Intelligent Sensor System for Early Illness Alerts in Senior Housing

Prinicpal Investigator:

Co-Investigators: , , , , ,


Project Summary

In this randomized controlled study, we are investigating and refining health alerts produced by environmentally-embedded in-home sensor networks designed to detect early signs of health change and functional decline in older adults, the keys to successful intervention. When our sensor network detects these changes the system automatically sends appropriate alerts to the caregivers to allow early intervention. By helping older adults remain healthier, active, and in control of their chronic illnesses with early detection of changes in health status and early intervention by health care providers, millions can remain independent as they age, avoiding or reducing debilitating and costly hospital stays and, for many, avoiding or delaying the move to a nursing home.

Project Highlights:

  • Refined automated early illness detection algorithms developed previously.
  • Conducted a prospective randomized controlled intervention study using an intelligent environmentally-embedded (non-wearable) sensor system to measure the clinical- and cost-effectiveness of using data from these sensors to detect early signs of illness or functional decline in older adults compared to usual health assessment.
  • Developed and refined ways of providing sensor information to older adults and informal care givers to help them directly better manage changes in health status.

During the data collection phase of this project we have had 241 older adult participants (128 with sensors and health alerts as the intervention, 113 controls receiving normal care only) living in 14 assisted living and senior housing communities throughout mid-Missouri, collecting many terabytes of data describing resting pulse and breathing rates, bed restlessness, in-home gait speed, fall risk, actual falls, and typical daily activity patterns. The system analyzes the collected data using advanced algorithms to detect signs of health change and functional decline and automatically sends alerts to the facility care staff when appropriate to enhance their ability to provide proactive care.

As part of this project, we are actively analyzing the data to determine the trends and health outcomes of the participants. We anticipate positive health outcomes of the intervention group over the control group and determine next steps to further improve and refine the sensors, algorithms, and alerts to continue improving the society’s ability to care for the steadily aging population.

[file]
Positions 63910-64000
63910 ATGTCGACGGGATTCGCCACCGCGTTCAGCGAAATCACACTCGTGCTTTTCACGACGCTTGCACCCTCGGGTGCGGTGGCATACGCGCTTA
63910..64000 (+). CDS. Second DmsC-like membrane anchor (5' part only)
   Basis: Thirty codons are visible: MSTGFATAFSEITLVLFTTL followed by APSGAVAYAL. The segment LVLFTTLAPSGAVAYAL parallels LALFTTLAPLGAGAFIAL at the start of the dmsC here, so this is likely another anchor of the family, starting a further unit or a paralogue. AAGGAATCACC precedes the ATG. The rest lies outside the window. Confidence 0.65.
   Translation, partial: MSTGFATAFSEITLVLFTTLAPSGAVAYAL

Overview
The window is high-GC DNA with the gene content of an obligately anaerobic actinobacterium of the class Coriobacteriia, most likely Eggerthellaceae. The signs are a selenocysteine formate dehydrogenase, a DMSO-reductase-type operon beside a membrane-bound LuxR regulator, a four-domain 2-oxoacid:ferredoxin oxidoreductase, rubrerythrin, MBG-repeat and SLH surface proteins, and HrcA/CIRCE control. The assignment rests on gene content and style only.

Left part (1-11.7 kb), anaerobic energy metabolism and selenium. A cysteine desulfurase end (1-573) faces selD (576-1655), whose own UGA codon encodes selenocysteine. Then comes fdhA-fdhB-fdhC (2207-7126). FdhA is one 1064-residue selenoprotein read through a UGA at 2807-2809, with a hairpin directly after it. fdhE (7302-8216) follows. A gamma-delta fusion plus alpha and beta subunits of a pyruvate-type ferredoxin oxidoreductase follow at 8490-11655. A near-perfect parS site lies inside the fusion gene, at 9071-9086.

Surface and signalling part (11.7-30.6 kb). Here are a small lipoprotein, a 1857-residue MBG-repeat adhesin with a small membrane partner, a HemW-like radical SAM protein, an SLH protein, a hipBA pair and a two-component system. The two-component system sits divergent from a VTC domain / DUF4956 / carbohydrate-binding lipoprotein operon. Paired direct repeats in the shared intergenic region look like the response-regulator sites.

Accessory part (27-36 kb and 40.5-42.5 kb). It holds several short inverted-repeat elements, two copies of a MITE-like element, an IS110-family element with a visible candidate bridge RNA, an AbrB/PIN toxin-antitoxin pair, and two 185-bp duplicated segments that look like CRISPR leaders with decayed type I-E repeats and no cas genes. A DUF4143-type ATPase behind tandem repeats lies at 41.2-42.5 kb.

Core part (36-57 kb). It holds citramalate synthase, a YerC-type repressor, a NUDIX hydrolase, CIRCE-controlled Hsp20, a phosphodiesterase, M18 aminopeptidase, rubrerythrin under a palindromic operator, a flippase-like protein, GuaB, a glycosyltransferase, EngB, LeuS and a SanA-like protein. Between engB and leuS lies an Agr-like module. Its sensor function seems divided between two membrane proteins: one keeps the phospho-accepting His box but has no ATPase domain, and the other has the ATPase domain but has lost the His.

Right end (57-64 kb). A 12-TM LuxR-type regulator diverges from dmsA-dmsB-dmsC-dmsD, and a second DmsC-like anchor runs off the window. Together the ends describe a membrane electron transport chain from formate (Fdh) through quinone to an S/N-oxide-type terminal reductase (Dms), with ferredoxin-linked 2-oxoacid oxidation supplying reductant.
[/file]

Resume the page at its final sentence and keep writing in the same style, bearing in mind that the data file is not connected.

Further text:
Clinical Care Coordination
Figure 1. The in-home sensors are used in a clinical decision support system. Falls and early signs of health changes are detected automatically, and alerts are sent to the clinical staff, to facilitate early interventions.
Data Visualization of Sensors
Figure 2. A visualization showing motion and bed sensor data.
Data Visualization of Motion Sensor Data
Figure 3. A visualization showing motion sensor data in the form of motion density and bathroom visits.
Gait Data Visualization
Figure 4. Gait data collected passively in the home using depth images.


Phillips, L. J., Deroche, C., Rantz, M., Alexander, G. L., Skubic, M., Despins, L., Abbott, C., Harris, B. H., Galambos, C., & Koopman, R. Using embedded sensors in independent living to predict gait changes and falls. Western Journal of Nursing Research, in press.

Skubic M, Harris BH, Stone E, Ho KC, Su B-Y & Rantz M, “Testing Non-Wearable Fall Detection Methods in the Homes of Older Adults,” Proceedings, IEEE Conference of the Engineering in Medicine and Biology Society, Invited Session, Orlando, FL, August 2016.

Skubic M, Mishra A, Harris B, Abbott C, Craver A, Musterman K & Rantz M, “HCI Challenges for Consumer-Based Aging in Place Technologies,” Proceedings, International Conference on Human Aspects of IT for the Aged Population, Toronto, Canada, July 2016.

Rantz M, Lane K, Phillips LJ, Despins LA, Galambos C, Alexander GL, Koopman RJ, Hicks L, Skubic M & Miller SJ, “Enhanced RN Care Coordination with Sensor Technology: Impact on Length of Stay and Cost in Aging in Place Housing,” Nursing Outlook, 2015, 63(650-655).

Rantz M, Skubic M, Abbott C, Galambos C, Popescu M, Keller J, Stone E, Back J, Miller SJ & Petroski GF, “Automated In-Home Fall Risk Assessment and Detection Sensor System for Elders,” The Gerontologist, 55(S1):S78-S87.

Rantz M, Skubic M, Popescu M, Galambos C, Koopman RJ, Alexander GL, Phillips LJ, Musterman K, Back J, & Miller SJ, “A New Paradigm of Technology Enabled “Vital Signs” for Early Detection of Health Change for Older Adults,” Gerontology, 2015, 61(3):281-290.* PMCID: PMC25428525.

Skubic M, Guevara RD & Rantz M, “Automated Health Alerts Using In-Home Sensor Data for Embedded Health Assessment,” IEEE Journal of Translational Engineering in Health and Medicine, 2015, 3:1-11.

Skubic M, Rantz M, Miller S & Musterman K, “Capturing Behavioral Biomarkers to Guide Personalized Treatment,” Proceedings, NIH-IEEE Strategic Conference on Healthcare Innovations and Point of Care Technologies for Precision Medicine, Bethesda, MD, November 2015.

Sheahen M & Skubic M, “Design and Usability of Smart Home Sensor Data User Interface for Clinical and Research Audience,” Proceedings, International Conference on Smart Homes and Health Telematics, Denver CO, June 2014, pp 13-20.

Skubic M, Jimison H, Keller J, Popescu M, Rantz M, Kaye J & Pavel M, “A Framework for Harmonizing Sensor Data to Support Embedded Health Assessment,” Proceedings, IEEE International Conference of the Engineering in Medicine and Biology Society, Chicago, IL, August 26-30, 2014, pp 1747-1751.